Probiotic-Rich Foods for Body-Wide Health

Kimchi ramen

By Taylor Smith 

In case you haven’t heard, your gut health has a dramatic impact on your overall brain and body-wide health. The “good” bacteria found in probiotic rich foods can actually help improve the microbiome of your digestive system. The following are some of the best good bacteria-fueled foods to include in your daily or weekly routine. 

Siggi’s Icelandic Style Skyr

Not all yogurt is created equal. It’s important to look for brands that indicate “live cultures” on the package and list them. 

Sauerkraut 

Sauerkraut is pickled cabbage. The fermentation process is what cultivates and captures the healthy bacteria. 

Kombucha 

This trendy drink is actually a mixture of black and green teas (often flavored with sugar and/or fruit juices) that has been fermented. The result is akin to carbonated iced tea with a splash of fresh fruit flavor. Kombucha comes is a variety of flavor combinations and profiles, so shop around to find your favorite flavor and brand. 

Kefir 

For those who love dairy, kefir can help to meet your protein and probiotic needs. It’s best to get unsweetened whole milk brands like 100 percent grass-fed Maple Hill Organic (some brands are loaded with sugar and fake sweeteners).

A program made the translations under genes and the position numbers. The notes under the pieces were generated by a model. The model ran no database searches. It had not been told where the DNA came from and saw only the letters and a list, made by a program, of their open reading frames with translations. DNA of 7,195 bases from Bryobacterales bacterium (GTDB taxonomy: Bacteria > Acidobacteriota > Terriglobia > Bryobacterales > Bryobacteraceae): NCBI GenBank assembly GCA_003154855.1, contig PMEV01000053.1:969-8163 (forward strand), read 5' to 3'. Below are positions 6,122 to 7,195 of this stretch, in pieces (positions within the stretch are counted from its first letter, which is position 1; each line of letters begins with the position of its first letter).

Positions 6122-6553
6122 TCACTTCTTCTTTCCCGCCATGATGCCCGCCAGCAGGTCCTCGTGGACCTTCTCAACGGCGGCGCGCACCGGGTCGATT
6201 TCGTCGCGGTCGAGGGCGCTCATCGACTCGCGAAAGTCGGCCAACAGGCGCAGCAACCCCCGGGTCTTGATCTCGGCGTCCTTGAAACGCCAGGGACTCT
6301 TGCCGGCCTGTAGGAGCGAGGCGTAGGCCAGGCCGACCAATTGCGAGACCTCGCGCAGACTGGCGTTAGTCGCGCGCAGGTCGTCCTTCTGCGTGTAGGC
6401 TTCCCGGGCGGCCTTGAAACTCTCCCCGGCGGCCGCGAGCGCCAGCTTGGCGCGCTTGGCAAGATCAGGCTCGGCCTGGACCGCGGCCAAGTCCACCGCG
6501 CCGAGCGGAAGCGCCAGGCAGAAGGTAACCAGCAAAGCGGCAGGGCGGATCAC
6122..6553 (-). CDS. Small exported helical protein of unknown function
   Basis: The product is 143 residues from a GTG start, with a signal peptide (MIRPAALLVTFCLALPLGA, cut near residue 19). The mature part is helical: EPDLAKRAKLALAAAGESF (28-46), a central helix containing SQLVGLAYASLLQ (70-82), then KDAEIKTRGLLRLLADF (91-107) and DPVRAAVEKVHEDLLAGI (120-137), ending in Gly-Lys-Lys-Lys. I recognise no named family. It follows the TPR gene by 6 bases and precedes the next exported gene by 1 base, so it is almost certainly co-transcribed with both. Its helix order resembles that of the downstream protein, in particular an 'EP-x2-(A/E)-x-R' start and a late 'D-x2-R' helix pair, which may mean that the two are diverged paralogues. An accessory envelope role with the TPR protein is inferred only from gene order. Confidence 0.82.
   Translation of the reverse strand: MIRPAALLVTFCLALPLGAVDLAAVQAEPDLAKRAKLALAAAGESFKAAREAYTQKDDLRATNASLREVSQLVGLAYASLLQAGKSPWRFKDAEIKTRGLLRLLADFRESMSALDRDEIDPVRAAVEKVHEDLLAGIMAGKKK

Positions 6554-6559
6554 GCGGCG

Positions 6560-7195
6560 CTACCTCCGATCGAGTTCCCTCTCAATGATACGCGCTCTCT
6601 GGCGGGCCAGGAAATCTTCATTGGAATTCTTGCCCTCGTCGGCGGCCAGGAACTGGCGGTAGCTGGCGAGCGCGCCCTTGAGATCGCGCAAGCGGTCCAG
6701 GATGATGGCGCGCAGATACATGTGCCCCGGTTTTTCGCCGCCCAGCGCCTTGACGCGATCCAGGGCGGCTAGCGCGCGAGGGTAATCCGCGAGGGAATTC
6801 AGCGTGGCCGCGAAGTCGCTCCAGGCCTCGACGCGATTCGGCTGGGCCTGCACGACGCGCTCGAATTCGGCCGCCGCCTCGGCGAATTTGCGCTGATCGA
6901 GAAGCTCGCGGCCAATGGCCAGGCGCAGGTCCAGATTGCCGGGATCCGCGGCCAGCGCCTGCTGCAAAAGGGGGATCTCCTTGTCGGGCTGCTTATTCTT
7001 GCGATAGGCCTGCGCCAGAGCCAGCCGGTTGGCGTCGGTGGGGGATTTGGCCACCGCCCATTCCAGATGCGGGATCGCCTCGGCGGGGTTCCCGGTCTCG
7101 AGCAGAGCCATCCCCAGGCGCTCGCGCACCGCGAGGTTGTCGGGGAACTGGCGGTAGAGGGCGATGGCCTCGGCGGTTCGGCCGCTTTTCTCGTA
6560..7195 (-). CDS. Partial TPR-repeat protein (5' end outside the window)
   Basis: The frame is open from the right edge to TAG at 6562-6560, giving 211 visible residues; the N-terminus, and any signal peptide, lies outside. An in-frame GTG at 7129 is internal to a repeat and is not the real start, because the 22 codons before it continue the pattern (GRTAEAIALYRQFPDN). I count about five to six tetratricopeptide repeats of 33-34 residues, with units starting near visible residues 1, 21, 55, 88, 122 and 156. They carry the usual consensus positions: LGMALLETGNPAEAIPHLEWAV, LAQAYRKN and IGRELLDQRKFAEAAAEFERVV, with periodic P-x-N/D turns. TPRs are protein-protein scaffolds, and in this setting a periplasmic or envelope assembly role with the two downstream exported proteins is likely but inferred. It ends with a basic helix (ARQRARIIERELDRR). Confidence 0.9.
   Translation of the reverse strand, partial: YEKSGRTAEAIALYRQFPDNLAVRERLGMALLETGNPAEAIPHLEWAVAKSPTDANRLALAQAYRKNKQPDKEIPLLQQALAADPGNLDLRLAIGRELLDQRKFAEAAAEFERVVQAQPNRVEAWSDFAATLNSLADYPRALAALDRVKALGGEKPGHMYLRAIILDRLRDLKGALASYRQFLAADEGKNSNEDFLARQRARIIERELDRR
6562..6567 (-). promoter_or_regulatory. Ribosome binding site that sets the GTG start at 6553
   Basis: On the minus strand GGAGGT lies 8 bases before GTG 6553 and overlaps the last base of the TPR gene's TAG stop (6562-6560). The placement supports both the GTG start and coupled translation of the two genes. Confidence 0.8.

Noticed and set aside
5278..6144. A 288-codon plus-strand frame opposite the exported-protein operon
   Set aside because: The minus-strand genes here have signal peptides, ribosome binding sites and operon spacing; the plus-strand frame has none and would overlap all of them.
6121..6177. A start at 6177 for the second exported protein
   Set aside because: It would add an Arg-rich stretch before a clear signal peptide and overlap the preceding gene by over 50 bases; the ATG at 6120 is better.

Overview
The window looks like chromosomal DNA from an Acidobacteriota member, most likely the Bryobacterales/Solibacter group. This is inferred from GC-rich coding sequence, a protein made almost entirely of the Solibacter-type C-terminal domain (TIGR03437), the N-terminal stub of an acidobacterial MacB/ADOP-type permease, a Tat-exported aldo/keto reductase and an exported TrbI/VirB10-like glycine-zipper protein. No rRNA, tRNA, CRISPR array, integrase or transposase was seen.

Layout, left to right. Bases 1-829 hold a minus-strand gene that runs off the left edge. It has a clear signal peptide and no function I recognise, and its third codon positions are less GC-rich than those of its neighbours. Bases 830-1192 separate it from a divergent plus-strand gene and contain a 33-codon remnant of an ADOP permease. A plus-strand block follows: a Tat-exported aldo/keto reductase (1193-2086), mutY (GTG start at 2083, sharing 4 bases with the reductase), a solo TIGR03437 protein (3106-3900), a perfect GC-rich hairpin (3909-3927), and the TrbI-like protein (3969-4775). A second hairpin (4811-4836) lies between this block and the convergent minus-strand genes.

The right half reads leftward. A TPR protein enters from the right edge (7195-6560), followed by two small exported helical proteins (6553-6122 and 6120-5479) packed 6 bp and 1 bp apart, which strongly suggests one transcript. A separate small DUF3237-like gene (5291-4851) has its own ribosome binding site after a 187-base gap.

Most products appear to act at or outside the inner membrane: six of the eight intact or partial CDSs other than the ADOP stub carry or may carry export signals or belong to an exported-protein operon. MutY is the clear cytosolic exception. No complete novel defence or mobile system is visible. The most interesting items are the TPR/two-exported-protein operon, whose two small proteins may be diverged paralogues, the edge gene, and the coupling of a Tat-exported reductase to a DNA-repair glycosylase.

Kimchi 

A Korean staple, kimchi is traditionally fermented cabbage and radishes, however some modern interpretations can include kale. The red-orange color comes from pungent spices that have a definite kick.

Tofu 

Tofu is made from fermented soybeans and is packed with plant protein. Add cubes of tofu into your next rice bowl and veggie stir fry to round out your meal. 

Fermented Cheese 

As if you need a reason to eat more cheese! Hard cheeses like cheddar, parmesan, Swiss, and gouda actually contain a lot of healthy bacteria and are a great addition to any meal. 

Probiotic Supplement 

While not exactly a food, an over-the-counter probiotic supplement is a beneficial addition to any vitamin regime. When choosing a supplement, select one that has at least seven strains in one product. You’ll also want to look for several billion colony-forming units (CFU), which will increase the likelihood of impacting your gut in a positive way. Some probiotics do require refrigeration. Otherwise, store in a cool, sun-free environment.